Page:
produce enhanced visual output. Experimental verification on real-life videos is also provided.
In this paper we present experimental evidence of the redundancy of depth maps for 3D visualization. To this end, we performed a series of statistical experiments, devised to measure the effect of depth map quantization and the resolving power of 3D perception. The results of these tests show that for good 3D perception and 3D visualization, one does not need to use depth map of the same resolution neither with the same quantization as the original images. These results indicate that depth map based visualization can be based on low resolution, coarsely quantized, depth maps without significant degradation in the perceived 3D image.
Image evaluation and quality measurements are fundamental components in all image processing applications and
techniques. Recently, a no-reference perceptual blur metrics (PBM) was suggested for numerical evaluation of blur
effects. The method is based on computing the intensity variations between neighboring pixels of the input image
before and after low-pass filtering. The method was proved to demonstrate a very good correlation between the
quantitative measure it provides and visual evaluation of perceptual image quality. However, this quantitative image
blurriness measure has no intuitive meaning and has no association with conventionally accepted imaging system design
parameters such as, for instance, image bandwidth.
In this paper, we suggest an extended modification of this PBM-method that provides such a direct association and
allows evaluation image in terms of the image efficient bandwidth. To this end we apply the PBM-method to a series of
test pseudo-random images with uniform spectrum of different spread within the image base-band defined by the image
sampling rate and map the image blur measurement results obtained for this set of test images to corresponding
measures of their bandwidths. In this way we obtain a new image feature, which provides evaluation of image in terms
of the image effective bandwidth measured in fractions, from 0 to 1, of the image base-band. In addition, we also show
that the effective bandwidth measure provides a good estimation for the potential JPEG encoder compression rate,
which allows one to choose the best compression quality for a requested compressed image size.
In this paper, we present an efficient method to synthesize 3D video from compressed 2D video. The 2D video is
analyzed by computing frame-by-frame motion maps. For this computation, MPEG motion vectors extraction was
performed. Using the extracted motion vector maps, the video undergoes analysis and the frames are segmented to
provide object-wise depth ordering. The frames are then used to synthesize stereo pairs. This is performed by
resampling the video frames on a grid that is governed by a corresponding depth-map. In order to improve the quality of
the synthetic video, as well as to enable 2D viewing where 3D visualization is not possible, several techniques for image
enhancement are used. In our test case, anaglyph projection was selected as the 3D visualization method, as the method
is mostly suited to standard displays. The drawback of this method is ghosting artifacts. In our implementation we
minimize these unwanted artifacts by modifying the computed depth-maps using non-linear transformations.
Defocusing of one anaglyph color component was also used to counter such artifacts. Our results show that the
suggested methods enable synthesis of high quality 3D videos in real-time.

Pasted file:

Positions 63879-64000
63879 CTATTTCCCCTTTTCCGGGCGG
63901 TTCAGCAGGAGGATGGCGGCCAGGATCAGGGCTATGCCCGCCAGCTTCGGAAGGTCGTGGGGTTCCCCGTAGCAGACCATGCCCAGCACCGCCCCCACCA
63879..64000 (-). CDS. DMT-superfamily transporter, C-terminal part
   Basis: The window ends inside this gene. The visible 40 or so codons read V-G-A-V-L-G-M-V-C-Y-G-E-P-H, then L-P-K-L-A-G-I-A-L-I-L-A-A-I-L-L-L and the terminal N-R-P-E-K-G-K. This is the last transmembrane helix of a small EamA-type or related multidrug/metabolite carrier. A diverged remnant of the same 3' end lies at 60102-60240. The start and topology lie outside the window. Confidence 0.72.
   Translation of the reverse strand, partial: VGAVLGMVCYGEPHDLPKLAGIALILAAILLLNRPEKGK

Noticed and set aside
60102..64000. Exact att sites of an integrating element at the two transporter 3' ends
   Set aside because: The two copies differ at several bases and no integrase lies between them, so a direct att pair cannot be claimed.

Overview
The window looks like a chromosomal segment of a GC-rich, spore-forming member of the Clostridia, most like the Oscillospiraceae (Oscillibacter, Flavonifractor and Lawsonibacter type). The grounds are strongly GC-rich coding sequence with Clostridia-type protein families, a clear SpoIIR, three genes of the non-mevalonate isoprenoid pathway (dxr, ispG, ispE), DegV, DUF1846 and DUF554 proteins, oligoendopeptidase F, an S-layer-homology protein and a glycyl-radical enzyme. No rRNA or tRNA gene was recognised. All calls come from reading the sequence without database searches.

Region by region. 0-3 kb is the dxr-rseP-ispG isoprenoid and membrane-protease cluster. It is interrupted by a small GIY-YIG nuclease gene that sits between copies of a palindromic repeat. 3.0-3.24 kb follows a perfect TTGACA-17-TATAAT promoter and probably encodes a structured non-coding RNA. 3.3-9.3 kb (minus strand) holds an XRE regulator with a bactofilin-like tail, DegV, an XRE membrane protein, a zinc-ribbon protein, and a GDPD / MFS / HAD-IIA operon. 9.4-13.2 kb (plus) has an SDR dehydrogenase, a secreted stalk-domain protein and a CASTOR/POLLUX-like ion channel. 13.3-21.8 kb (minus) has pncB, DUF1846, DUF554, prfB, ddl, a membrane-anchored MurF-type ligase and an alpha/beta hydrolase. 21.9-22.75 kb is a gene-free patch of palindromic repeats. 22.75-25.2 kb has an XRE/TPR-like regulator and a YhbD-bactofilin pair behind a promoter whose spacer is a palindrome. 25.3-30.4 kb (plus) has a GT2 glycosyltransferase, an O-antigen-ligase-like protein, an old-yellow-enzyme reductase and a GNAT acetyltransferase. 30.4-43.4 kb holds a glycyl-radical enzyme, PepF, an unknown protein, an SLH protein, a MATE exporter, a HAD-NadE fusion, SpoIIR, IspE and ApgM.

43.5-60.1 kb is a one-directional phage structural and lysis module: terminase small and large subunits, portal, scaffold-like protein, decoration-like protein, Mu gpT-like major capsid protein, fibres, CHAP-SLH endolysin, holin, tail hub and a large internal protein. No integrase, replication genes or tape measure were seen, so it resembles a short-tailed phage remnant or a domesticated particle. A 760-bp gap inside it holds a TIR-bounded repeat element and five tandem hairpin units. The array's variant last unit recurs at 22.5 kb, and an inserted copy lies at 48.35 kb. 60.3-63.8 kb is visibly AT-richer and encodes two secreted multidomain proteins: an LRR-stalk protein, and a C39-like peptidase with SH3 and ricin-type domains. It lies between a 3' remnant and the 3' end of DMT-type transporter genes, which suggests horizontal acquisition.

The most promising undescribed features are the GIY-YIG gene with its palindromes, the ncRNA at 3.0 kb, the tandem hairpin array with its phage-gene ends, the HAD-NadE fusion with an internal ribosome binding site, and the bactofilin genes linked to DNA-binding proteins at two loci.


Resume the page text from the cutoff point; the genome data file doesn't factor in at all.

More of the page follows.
Long Range Observation Systems is a domain, which carries a lot of interest in many fields such as astronomy (i.e.
planet exploration), geology, ecology, traffic control, remote sensing, and homeland security (surveillance and military
intelligence). Ideally, image quality would be limited only by the optical setup used, but, in such systems, the major
cause for image distortion is atmospheric turbulence. The paper presents a real-time algorithm that compensates images
distortion due to atmospheric turbulence in video sequences, while keeping the real moving objects in the video
unharmed. The algorithm is based on moving objects extraction; hence turbulence distortion compensation is applied
only to the static areas of images. For that purpose a hierarchical decision mechanism is suggested. First, a lightweight
computational decision mechanism which extracts most stationary areas is applied. Then a second step improves
accuracy by more computationally complex algorithms. Finally, all areas in the incoming frame that were tagged as
stationary are replaced with an estimation of the stationary scene. The restored videos exhibit excellent stability for
stationary objects while retaining real motion. This is achieved in real-time on standard computer hardware.
In this paper, we present methods to synthesize 3D video from arbitrary 2D video. The 2D video is analyzed by computing frame-by-frame motion maps. For this computation, several methods were tested, including optical flow, segmentation and correlation based target location. Using the computed motion maps, the video undergoes analysis and the frames are segmented to provide object-wise depth ordering. The frames are then used to synthesize stereo pairs. This is performed by resampling frames on a grid that is governed by a corresponding depth-map. In order to improve the quality of the synthetic video, as well as to enable 2D viewing where 3D visualization is not possible, several techniques for image enhancement are used. In our test case, anaglyph projection was selected as the 3D visualization method, as the method is mostly suited to standard displays. The drawback of this method is ghosting artifacts. In our implementation we minimize these unwanted artifacts by modifying the computed depth-maps using non-linear transformations. Defocusing of one anaglyph color component was also used to counter such artifacts. Our results show that the suggested methods enable synthesis of high quality 3D videos.